Pet Health - Puppies
Caring For And Raising Puppies
by Simon Harris
raising of puppies can be an exhilarating and rewarding
experience. It can also be an experience wrought with
frustration if some guidelines arent adhered to
or if certain aspects of the duty are overlooked. There
are a number of things that you can do for the puppies
and their mother to help make their first days, weeks,
and months together healthy and happy ones.
The mother dog will spend the first few days after giving
birth with her new puppies. It is important to check on
the mother and the pups to ensure that the puppies are
being kept warm enough and are being well fed and to make
sure that Mommy is producing enough milk and is comfortable.
If the mother leaves the puppies it will be very important
to monitor their temperature closely. It is imperative
that the pups be kept warm and their area should be kept
at a temperature of ninety degrees Fahrenheit for the
first four days of their young lives. The temperature
can be decreased gradually after that. Remember that a
large litter will still need to be kept warm, but that
the puppies body heat will help keep them warm as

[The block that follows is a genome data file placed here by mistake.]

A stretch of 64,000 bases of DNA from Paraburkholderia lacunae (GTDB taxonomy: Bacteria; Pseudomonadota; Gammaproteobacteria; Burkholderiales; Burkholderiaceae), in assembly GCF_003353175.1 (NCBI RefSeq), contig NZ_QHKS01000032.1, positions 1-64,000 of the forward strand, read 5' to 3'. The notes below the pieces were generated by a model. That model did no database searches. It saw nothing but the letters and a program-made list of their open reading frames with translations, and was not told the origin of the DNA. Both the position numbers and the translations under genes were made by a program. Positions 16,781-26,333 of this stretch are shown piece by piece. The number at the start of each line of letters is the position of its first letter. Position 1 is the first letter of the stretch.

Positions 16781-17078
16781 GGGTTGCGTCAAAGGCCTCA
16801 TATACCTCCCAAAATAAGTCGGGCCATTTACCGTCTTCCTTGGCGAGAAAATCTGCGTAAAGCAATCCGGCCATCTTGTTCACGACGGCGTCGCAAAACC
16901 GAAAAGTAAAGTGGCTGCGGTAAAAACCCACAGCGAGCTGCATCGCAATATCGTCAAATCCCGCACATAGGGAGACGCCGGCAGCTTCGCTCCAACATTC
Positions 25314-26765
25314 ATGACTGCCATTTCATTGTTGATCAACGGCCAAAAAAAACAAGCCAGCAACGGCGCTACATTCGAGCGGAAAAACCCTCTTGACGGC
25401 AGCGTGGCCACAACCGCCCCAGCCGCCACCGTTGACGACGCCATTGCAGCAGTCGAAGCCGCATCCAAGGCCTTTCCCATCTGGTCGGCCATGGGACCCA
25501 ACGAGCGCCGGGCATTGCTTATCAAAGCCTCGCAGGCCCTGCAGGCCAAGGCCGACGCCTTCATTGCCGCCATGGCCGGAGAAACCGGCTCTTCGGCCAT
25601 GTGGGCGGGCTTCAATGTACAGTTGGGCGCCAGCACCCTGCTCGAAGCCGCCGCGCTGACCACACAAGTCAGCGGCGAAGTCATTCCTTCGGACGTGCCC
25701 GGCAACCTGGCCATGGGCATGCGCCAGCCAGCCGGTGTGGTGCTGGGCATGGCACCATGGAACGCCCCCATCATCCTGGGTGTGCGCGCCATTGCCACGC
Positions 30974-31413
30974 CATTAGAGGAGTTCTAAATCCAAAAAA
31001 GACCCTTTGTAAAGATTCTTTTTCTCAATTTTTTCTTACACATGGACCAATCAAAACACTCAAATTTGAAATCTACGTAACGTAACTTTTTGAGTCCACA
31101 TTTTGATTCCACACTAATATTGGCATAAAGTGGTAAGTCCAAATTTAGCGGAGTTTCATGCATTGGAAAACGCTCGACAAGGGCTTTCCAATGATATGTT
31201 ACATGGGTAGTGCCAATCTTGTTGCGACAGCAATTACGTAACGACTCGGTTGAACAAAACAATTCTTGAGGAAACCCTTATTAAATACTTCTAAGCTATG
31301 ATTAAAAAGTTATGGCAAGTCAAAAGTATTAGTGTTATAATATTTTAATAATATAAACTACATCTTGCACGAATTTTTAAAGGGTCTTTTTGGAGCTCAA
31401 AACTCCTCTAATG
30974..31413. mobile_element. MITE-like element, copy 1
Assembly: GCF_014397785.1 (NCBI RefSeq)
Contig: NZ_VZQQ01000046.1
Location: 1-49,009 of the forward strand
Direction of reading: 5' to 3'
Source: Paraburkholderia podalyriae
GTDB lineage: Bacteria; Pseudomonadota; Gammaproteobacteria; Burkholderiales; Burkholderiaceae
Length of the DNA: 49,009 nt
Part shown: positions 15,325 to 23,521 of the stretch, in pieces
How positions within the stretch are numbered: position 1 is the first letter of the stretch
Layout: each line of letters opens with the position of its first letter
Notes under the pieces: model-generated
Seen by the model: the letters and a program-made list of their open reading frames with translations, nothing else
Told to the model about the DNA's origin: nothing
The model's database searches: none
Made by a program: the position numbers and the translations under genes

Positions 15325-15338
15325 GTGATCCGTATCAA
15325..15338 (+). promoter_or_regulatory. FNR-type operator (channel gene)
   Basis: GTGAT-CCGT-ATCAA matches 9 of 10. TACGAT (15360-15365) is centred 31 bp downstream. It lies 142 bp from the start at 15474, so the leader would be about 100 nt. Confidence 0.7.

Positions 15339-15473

they huddle together.
The mother will be very protective of her pups and may
display signs of anxiety when people come around the puppies.
Some dogs will move the puppies from place to place in
an effort to hide them from predators. This is instinctive
behavior. Keeping the mother and her pups in an enclosed
box may curb this problem as the darkness will ease the
mothers mind and make her feel that shes found
an ideal location for protecting her babies.
During the puppies first month there should be little
need for the owner to do much of anything for them. They
will be cared for exclusively by the mother during this
time. The owners role should be one of monitoring
the pups progress and growth rate. The puppies should
double their weight in about a week. By two weeks of age
the pups will be alert and attempting to stand on their
own. By the time theyre a month old the pups should
all be able to walk, play, and run around. Now the fun
By about four and a half weeks, the puppies should be
eating solid food. One way to train them in doing so is
to start feeding them a mixture of canned or dry dog food
mixed with a little water or milt to soften it. The pups
will lap this up like they are drinking, but will be taking
food in at the same time. Day by day the amount of liquid
being used should be reduced until eventually the pups
are eating the canned or dry food on its own.
One activity that a new mother will engage in will sometimes
alarm dog owners. In an effort to teach her pups how to
urinate and defecate, mother may lick the pups hindquarters.
This stimulus will make them go. The mother
will often eat the pups excrement. She does this
to both keep the pups area clean and eliminate the
scent of her pups droppings that could alert predators
in the wild. The pups will sometimes mimic this behavior
and eat each others excrement for a short time.
Most puppies will cease this behavior by the time they
About the Author
This article courtesy of http://www.dog-obedience-solutions.com